Samsung Galaxy Note 7 phones are so dangerous it is now a federal crime to take one onto a plane!
Previously, there were reports of Note 7 phones catching fire. The phones were initially recalled and then replaced. However, then the replacements started catching fire too. So Samsung recalled the replacements and discontinued the Galaxy Note 7 line altogether.
Following reports that all Note 7 phones have the potential to catch fire, the Federal Aviation Administration took matters into its own hands. It is now a federal crime to bring a Samsung Galaxy Note 7 phone onto a plane.
Earlier in the week, the FAA banned Note 7s from all planes. And now, further to an Emergency Restriction / Prohibition Order, it is now a crime too.
The FAA issued Emergency Restriction/Prohibition Order No. FAA-2016- 9288 on Friday (read PDF).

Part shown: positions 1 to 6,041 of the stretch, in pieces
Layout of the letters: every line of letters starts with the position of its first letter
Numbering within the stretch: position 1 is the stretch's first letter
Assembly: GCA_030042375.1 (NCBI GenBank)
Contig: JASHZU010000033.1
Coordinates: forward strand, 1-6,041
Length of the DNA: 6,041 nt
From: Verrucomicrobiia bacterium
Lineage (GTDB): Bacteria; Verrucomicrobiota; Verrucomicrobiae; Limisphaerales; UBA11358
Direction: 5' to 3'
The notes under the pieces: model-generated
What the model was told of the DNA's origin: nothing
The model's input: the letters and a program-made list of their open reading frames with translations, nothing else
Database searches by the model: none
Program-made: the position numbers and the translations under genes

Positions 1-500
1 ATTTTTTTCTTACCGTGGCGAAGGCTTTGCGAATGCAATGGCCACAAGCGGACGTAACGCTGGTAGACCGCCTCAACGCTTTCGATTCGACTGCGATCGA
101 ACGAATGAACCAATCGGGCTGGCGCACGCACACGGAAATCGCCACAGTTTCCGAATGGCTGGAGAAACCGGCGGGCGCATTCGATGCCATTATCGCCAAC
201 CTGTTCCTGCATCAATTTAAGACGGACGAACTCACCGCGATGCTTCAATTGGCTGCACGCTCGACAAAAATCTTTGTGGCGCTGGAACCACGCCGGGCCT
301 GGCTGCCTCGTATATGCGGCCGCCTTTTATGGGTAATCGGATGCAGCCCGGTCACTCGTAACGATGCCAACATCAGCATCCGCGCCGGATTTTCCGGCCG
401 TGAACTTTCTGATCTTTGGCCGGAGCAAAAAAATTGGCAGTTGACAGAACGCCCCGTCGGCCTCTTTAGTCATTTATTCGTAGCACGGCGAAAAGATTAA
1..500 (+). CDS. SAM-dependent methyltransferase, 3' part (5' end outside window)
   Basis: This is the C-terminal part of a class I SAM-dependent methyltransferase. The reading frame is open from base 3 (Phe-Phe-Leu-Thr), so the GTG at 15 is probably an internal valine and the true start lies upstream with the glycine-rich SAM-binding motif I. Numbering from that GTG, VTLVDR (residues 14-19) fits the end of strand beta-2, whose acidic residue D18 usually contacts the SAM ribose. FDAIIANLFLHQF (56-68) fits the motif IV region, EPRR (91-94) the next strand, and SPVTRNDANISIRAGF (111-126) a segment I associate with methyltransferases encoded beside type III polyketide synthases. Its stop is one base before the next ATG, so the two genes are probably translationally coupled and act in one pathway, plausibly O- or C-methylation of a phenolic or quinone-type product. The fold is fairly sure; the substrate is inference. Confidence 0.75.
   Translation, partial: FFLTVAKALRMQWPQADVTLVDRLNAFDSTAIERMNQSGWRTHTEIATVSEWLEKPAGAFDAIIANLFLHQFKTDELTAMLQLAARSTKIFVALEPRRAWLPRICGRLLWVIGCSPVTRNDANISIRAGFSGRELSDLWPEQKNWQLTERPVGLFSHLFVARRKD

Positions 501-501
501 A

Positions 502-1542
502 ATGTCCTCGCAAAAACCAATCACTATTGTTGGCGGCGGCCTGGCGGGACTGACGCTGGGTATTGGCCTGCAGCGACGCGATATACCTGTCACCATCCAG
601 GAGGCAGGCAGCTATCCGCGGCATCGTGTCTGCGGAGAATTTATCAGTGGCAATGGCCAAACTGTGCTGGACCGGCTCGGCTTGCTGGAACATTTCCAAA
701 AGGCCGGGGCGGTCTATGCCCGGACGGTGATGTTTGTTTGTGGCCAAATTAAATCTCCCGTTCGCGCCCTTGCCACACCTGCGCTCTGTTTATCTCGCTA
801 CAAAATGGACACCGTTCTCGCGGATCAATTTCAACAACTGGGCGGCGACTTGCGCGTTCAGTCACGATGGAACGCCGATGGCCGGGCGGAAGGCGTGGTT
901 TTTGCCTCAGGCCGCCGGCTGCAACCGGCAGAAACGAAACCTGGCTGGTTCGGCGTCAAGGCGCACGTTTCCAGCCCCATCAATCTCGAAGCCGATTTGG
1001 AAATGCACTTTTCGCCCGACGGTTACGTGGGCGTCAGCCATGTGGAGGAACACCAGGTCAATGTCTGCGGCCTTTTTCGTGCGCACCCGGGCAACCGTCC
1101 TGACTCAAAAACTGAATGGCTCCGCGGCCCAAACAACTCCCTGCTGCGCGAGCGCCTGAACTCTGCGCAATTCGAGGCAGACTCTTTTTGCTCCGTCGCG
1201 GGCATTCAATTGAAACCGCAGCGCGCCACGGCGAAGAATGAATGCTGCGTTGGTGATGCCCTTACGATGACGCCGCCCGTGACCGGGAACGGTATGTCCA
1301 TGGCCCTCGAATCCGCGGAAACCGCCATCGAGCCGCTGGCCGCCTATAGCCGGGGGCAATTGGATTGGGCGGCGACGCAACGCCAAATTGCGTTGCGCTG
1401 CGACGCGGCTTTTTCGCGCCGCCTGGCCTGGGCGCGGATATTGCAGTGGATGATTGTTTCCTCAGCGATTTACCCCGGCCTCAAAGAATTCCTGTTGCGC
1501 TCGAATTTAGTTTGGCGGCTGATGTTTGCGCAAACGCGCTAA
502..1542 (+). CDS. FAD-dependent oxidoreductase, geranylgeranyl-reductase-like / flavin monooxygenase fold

As of noon Saturday 15 October, passengers must not have the device “on their person, in carry-on baggage, in checked baggage, or as cargo.”
If you forget and accidentally bring it aboard you must power it down immediately. The airlines are being instructed to “deny boarding to a passenger in possession [of a Note 7]”.
What are the penalties for this crime?
Any passengers who bring the Note 7 aboard anyway may be “subject to civil penalties of up to $179,933 for each violation for each day they are found to be in violation (49 U.S.C. 5123).”
The passenger could be prosecuted, which could “result in fines under title 18, imprisonment of up to ten years, or both (49 U.S.C. 5124).”
Samsung is expected to “lose $3 billion due to the Note 7 recall”.